No. 11 UCLA 66, Stetson 49
It’s difficult to find a star on the UCLA roster.
Or maybe the problem is that there are so many of them.
Nirra Fields led UCLA’s balanced offense with 13 points and the
Bruins had an 11-0 lead before rolling to a 66-49 win over Stetson
on Saturday in an NCAA first-round game.
Jasmine Dixon added 10 points and 10 rebounds and Atonye
Nyingifa had 10 points and eight rebounds for the spread-the-wealth
Six players average between 8 and 12 points for them.
”This is a team sport, so we play as a team,” Fields said of
the Bruins, who had nine players score and nine grab rebounds. ”We
do whatever we can to contribute and we really don’t care who gets
the credit. We just want to win games as a team.”
Nyingifa said having so many players who can do so many things
makes it that much harder on opposing teams.
”You don’t focus on one or two players, you have to focus on
all five of us on the court at the same time,” she said. ”We have
shooters, we have rebounders, we have inside play and we have
people who can attack the basket and give out assists. It’s like we
have it all.”
The Bruins (26-7) advance to the second round to meet
sixth-seeded Oklahoma (23-10), a 78-73 winner over Central Michigan
in Saturday’s first game. UCLA and the Sooners will play Monday
night at Ohio State’s St. John Arena, with that winner advancing to
the regional in Oklahoma City.
The second-round matchup won’t be the first meeting the year
between the teams. On Nov. 14, the Bruins traveled to Norman,
Okla., and beat the 11th-ranked Sooners 86-80 with Thea Lemberger
scoring 18 points and Oklahoma native Alyssia Brewer adding 15
points and 16 rebounds. The Bruins outrebounded the Sooners 57-33
in that game, matching their total with 33 offensive rebounds.
The Sooners have had the Bruins on their minds ever since,
saying after the first-round win they were cheering for a
”We’re versatile, we’re athletic, we’re long – those are our
strengths,” coach Cori Close said. ”We were able to assert those
today. As you go onto the tournament, it’s which team, game by
game, can play to their strengths. That’s going to be a huge
challenge on Monday against Oklahoma.”
Victoria McGowan had 14 points and 14 rebounds for Stetson
(24-9), with Sasha Sims adding 13 points.
There wasn’t much doubt after the Bruins built the early lead.
Nyingifa scored five quick points in an 11-0 burst to start the
game while the Hatters were missing their first nine shots from the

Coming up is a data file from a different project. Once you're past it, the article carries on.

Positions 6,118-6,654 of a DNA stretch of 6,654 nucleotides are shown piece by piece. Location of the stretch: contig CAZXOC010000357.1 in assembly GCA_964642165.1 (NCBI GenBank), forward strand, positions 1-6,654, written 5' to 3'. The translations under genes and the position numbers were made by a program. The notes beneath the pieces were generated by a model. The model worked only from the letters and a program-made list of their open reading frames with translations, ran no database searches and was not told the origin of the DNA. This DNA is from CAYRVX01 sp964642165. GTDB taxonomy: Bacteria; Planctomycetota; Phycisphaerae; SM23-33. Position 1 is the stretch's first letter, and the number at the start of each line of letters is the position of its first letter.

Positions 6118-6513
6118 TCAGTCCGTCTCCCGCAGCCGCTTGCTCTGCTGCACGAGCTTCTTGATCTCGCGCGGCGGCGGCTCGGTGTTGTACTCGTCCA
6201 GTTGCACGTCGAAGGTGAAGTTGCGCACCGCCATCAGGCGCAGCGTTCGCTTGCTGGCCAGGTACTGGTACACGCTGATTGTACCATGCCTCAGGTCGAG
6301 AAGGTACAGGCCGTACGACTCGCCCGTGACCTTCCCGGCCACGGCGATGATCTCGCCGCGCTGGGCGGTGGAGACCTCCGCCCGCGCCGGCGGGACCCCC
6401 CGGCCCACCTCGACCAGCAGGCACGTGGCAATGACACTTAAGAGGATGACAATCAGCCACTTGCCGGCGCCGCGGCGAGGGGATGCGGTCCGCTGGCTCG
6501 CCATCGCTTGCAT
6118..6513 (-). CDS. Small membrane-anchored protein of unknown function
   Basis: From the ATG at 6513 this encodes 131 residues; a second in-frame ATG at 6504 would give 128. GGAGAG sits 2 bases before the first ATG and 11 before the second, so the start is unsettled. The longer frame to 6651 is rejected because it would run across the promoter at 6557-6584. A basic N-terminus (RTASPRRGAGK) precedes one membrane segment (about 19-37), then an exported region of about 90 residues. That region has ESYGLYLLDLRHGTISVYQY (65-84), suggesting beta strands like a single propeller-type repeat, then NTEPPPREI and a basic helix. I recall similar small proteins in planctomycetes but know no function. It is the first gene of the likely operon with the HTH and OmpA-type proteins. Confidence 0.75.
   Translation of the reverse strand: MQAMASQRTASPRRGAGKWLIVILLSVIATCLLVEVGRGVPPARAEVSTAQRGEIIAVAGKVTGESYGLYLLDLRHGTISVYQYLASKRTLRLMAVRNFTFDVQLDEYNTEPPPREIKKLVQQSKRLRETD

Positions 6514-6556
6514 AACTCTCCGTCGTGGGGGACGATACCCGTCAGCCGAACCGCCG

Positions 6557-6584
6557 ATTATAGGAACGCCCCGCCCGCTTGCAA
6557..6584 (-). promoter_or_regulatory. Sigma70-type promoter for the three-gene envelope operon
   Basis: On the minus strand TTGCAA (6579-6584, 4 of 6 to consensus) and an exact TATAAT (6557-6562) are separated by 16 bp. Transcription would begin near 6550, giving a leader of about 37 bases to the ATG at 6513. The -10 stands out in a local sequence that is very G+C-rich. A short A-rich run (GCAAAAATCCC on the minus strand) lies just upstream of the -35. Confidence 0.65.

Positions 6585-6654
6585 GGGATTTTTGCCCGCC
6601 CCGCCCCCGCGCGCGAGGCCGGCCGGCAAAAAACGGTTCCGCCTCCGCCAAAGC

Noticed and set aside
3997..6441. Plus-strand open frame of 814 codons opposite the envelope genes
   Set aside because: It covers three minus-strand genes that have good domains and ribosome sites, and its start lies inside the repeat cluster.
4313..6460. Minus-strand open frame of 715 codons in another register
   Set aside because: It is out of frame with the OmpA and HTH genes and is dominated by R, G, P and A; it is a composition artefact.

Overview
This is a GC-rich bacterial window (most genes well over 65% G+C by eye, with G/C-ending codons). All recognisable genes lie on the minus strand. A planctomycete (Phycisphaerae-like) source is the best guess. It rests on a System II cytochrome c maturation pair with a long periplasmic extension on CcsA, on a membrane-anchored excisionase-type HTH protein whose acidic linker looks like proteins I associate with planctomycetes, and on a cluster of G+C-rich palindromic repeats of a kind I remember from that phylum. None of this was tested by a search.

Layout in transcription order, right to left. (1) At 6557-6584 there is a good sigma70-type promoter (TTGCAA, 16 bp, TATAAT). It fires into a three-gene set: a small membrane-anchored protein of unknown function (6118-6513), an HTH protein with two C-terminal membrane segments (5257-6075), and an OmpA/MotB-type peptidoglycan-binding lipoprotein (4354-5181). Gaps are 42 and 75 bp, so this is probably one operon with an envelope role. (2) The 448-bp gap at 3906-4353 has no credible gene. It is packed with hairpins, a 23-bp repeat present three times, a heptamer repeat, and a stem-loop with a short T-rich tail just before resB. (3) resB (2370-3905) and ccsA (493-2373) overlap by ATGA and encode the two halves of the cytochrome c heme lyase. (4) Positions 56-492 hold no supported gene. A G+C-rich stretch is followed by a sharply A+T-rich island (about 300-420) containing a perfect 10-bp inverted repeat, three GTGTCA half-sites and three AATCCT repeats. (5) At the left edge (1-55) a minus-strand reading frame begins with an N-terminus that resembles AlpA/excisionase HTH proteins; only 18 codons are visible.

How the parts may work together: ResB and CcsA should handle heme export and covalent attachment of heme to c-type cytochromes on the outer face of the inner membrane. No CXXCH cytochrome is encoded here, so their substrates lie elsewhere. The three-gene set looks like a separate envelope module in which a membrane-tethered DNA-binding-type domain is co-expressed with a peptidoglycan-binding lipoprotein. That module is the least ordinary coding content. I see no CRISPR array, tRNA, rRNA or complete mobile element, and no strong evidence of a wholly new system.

field, including going 0 for 5 from behind the arc.
They didn’t get on the board until Cherisse Burris hit a layup
at the 14:44 mark.
”The first probably 10 minutes killed us,” Hatters coach Lynn
Bria said. ”Overall, the second half we played a lot better, a lot
tougher. The difference was field-goal percentage. We had some
shots but we didn’t put them in.”
Both McGowan and Shanasa Sanders said it wasn’t jitters at the
”It wasn’t nerves,” Sanders said. ”We weren’t hitting shots.
We kept taking them but we weren’t knocking them down.”
Substituting liberally, as she typically does, Close had eight
players score in the first nine minutes while the Bruins built a
They were on top 36-20 at the break, with Stetson struggling to
keep up. The Hatters hit just 9 of 34 shots (27 percent) in the
first 20 minutes, including 1 of 14 3-pointers.
Down as many as 24, the Hatters got as close as 15 points but
never really threatened.
As usual, the Bruins relied on their balance. At one point in
the waning moments they had three players with 10 points apiece,
one with eight and another with seven.
Close, in her second year as a head coach after serving as an
assistant for 18 years at UCLA, Cal Santa Barbara and Florida
State, hasn’t shied away from going deep on her bench all season.
She’s used 11 different starting lineups.
”It’s a tremendous ally,” Close said of her team’s roster full
of role players. ”We’ve had so many different players this year
earn double-doubles. We’ve had players with 20-point games, whether
it be a freshman or a senior, it doesn’t matter. We have a lot of
players on any given night who can take advantage of a
The Bruins are making their 12th NCAA appearance. They have lost
in the second round in their last three trips, in 2011, 2010 and
2006, and haven’t won more than two games in the tournament since
advancing to the West Regional finals in 1999.
Oklahoma stands in the way.
”It was a great win early in the season,” Nyingifa said. ”But
like Coach says, they’re a new team, we’re a new team. It’s March
and anything can happen.”
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